Debbie Jarrell: My Mountain Story
Debbie Jarrell is the co-director of Coal River Mountain Watch, a small nonprofit working in communities impacted by the irresponsible practices of the coal industry in southern West Virginia. Coal River Mountain Watch was founded in 1998 in response to the fear and frustration of people like Debbie living near or downstream from huge mountaintop removal sites. Debbie helped to lead the successful Pennies of Promise campaign, which she describes below, and continues to bring her caring spirit and indomitable dedication to the movement to end mountaintop removal mining.
This is Debbie's story:
My name is Debbie Jarrell. I live in Rock Creek, on the Marsh Fork tributary of the Coal River in West Virginia. I am a mother and a grandmother. Growing up in the Rock Creek area we roamed the woods, the dirt roads, the creeks and the rivers, like my forefathers before me. Living in these mountains, it was a part of us. It didn’t matter what time of day or where you were running through the woods, you always knew you could kneel down and get you a drink of water out of one of the many mountain streams that flowed out of the hollows.
Today, I have two grown children and three grandchildren. What’s similar about their experience is the amazement and the enjoyment that they get from being out in the woods and around the rivers. But a major difference is that my grandchildren can’t kneel down and get a drink in these streams whenever they want to, because of the pollution and contamination from mountaintop removal mining.
I first learned of mountaintop removal mining in 2000, when my husband got an emergency call from his coworkers. We had had a lot of rain in the area, and they were afraid this earthen dam holding back billions of gallons of toxic coal sludge was going to burst and come bearing down on our small elementary school, which sits less than 400 yards away. This was the school my granddaughter attended. I had no idea that there was a sludge impoundment sitting right above my granddaughter’s head every day that she went to school, or that there were over 2,000 acres of barren land behind it.
About two years later, I was able to fly over the mountaintop removal site and sludge dam, thanks to a great nonprofit flight group called SouthWings. I could not believe the expanse of it. I had seen pictures, but never in my wildest dreams would I have imagined the expanse of the mountaintop removal sites in our area. How small I felt at that time, and how ashamed I was that I would allow something like that to happen around my granddaughter. That’s when my eyes were opened.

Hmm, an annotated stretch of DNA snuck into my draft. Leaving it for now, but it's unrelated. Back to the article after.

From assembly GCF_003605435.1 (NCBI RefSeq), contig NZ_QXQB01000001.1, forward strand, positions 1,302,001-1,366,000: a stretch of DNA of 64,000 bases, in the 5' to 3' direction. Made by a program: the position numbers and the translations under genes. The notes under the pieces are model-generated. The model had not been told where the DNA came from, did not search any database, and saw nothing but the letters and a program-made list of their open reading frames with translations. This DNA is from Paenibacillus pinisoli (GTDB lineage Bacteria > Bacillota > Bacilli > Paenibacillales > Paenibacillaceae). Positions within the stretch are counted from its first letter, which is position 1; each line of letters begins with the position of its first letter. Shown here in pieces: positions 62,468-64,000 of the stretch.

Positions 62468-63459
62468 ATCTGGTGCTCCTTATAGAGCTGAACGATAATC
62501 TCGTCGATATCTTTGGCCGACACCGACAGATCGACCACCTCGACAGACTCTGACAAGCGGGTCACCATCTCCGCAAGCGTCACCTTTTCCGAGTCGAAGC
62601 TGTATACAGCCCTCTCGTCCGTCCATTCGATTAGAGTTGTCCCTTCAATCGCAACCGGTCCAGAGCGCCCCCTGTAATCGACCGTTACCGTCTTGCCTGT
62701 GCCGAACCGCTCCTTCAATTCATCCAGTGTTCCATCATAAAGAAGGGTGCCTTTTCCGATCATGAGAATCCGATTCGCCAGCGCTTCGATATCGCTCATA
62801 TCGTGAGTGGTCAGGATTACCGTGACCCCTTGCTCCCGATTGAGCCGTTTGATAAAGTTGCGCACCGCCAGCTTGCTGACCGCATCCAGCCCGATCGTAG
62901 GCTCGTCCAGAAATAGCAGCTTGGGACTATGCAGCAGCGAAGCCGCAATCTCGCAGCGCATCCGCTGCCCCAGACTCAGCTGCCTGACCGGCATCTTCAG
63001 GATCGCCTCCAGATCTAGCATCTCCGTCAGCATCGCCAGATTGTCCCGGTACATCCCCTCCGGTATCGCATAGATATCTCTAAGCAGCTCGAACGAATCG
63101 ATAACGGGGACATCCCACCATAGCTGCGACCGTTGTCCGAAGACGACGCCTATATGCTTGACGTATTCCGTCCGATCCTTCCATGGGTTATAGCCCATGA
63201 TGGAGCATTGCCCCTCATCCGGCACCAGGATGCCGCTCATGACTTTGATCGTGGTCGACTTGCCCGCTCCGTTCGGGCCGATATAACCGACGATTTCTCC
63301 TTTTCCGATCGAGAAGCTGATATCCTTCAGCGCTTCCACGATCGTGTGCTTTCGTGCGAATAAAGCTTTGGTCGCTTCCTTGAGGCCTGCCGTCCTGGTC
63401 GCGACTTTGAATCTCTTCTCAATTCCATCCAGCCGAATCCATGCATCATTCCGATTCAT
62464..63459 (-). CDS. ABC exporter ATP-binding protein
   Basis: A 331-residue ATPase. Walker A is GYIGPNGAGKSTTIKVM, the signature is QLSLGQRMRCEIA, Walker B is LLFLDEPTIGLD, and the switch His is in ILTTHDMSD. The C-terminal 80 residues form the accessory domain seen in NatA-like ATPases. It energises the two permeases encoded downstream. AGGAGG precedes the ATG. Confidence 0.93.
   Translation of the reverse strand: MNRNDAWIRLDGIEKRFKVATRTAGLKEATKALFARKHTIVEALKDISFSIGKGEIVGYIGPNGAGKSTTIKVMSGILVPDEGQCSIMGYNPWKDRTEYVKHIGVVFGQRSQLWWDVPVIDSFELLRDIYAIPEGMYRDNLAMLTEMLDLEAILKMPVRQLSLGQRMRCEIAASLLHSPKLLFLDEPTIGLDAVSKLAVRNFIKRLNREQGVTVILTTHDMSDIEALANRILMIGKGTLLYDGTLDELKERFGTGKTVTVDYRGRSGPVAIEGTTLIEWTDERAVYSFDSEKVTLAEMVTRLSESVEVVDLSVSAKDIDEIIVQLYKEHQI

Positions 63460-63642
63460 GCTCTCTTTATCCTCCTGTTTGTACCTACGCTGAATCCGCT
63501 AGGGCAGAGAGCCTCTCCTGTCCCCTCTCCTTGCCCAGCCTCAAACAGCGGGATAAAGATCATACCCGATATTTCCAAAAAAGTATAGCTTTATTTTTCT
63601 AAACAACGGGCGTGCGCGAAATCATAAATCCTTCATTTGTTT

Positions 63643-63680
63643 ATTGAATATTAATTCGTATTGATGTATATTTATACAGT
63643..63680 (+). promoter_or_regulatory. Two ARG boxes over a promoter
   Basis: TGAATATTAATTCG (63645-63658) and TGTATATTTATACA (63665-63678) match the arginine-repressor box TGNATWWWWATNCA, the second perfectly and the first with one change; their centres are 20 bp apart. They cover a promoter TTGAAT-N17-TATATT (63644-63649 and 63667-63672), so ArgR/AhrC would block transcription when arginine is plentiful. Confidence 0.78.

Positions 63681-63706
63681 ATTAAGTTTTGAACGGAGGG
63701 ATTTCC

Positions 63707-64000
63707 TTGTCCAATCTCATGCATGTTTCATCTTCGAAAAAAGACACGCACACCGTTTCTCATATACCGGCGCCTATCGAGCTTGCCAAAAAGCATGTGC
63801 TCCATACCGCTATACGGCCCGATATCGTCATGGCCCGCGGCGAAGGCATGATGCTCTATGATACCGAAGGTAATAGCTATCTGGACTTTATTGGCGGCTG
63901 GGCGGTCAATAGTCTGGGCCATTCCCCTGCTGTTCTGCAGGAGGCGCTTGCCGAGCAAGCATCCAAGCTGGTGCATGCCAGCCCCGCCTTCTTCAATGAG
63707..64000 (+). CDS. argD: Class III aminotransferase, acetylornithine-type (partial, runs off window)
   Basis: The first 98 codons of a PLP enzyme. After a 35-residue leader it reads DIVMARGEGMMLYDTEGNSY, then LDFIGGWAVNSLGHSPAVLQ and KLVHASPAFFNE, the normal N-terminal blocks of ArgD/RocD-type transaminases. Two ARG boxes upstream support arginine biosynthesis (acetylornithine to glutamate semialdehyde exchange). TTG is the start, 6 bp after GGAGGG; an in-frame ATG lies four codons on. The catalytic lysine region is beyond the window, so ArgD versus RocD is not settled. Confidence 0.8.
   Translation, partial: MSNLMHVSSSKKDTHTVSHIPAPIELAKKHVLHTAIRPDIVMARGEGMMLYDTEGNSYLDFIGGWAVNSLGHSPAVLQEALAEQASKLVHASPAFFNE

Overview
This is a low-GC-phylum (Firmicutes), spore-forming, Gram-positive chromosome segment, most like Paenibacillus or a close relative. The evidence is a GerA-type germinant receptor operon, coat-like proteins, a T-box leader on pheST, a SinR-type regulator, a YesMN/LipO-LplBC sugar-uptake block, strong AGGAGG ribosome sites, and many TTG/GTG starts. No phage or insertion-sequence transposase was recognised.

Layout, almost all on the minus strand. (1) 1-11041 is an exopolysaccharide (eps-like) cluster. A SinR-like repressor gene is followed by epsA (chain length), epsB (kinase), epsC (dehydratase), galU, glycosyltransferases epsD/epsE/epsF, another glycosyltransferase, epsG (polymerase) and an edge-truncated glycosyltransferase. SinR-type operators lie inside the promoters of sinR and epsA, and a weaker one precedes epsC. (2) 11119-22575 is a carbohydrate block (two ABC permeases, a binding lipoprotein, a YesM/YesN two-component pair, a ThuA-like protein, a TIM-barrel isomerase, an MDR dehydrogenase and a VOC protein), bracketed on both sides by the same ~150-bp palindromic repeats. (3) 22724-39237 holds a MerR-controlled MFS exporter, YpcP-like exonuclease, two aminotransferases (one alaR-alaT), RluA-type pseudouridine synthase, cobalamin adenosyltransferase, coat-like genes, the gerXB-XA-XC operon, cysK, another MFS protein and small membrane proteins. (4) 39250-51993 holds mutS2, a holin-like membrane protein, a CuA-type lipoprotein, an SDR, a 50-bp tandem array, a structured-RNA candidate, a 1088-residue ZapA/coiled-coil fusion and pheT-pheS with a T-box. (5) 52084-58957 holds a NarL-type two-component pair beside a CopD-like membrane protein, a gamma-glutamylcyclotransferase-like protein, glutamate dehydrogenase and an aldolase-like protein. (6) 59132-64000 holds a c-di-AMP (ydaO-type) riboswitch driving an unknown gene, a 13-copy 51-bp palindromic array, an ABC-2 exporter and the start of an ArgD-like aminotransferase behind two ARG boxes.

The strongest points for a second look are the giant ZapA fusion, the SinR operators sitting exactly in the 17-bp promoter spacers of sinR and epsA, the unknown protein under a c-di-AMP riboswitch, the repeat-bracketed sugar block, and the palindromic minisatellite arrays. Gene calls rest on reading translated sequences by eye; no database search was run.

In 2007, my husband, myself, and a few concerned community members launched a campaign called "Pennies of Promise" to raise money for a new school for the kids.
There were challenges. The biggest challenge was getting over the PR of the coal industry. The coal industry has so much money – they are able to put anything out there for people to hear, even if it is not true. They say that mountaintop removal creates jobs when it actually decreases jobs. And they neglect to tell the people that mountaintop removal contaminates water and destroys communities.
But after years of intense campaigning, news coverage, rallies and demonstrations, phone calls to anyone and everyone we could think of, fund-raising, community meetings, support from schoolchildren and parents across the country, and lobbying our elected officials, we won.
Next year, the doors of the new school will be swinging wide open. I have two grandsons and two small nieces that will be walking through those doors. I don’t have words to explain the feelings I have knowing that my grandchildren are going to be safe in their elementary school.
What are my hopes for the future? I hope for a ban on mountaintop removal, and I hope that leads to a more sustainable future for our community, like my forefathers left me.
A lady told me when we first started the Pennies of Promise campaign, "You can eat an elephant one bite at a time." And that’s what we’re going to have to do in this fight. It feels never-ending at times, but with enough dedicated people, I’m sure that one day people will say, "What in the world were they thinking when they allowed that?"